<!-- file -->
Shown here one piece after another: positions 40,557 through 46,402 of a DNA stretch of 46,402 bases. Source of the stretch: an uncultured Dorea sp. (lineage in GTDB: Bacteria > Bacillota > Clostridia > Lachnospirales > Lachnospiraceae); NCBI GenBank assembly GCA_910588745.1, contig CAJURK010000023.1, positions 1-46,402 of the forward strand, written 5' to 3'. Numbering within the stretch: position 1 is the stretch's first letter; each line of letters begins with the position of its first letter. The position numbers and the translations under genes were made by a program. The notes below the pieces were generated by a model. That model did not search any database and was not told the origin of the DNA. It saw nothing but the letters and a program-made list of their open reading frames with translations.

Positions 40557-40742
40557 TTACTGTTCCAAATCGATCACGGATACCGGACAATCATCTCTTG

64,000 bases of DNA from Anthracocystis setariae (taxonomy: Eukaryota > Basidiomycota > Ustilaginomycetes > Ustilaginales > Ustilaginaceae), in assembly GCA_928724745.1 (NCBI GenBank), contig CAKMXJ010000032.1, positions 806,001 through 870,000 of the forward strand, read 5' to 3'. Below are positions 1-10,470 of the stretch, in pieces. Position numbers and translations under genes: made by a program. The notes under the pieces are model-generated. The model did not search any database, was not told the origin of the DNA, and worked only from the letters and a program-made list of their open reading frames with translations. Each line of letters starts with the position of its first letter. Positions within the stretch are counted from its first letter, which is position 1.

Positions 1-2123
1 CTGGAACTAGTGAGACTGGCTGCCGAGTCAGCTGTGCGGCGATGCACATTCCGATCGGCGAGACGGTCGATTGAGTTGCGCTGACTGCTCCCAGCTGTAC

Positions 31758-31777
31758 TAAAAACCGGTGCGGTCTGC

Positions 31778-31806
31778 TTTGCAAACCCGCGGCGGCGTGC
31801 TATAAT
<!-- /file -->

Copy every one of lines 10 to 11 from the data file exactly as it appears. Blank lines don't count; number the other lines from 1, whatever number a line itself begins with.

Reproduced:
31778 TTTGCAAACCCGCGGCGGCGTGC
31801 TATAAT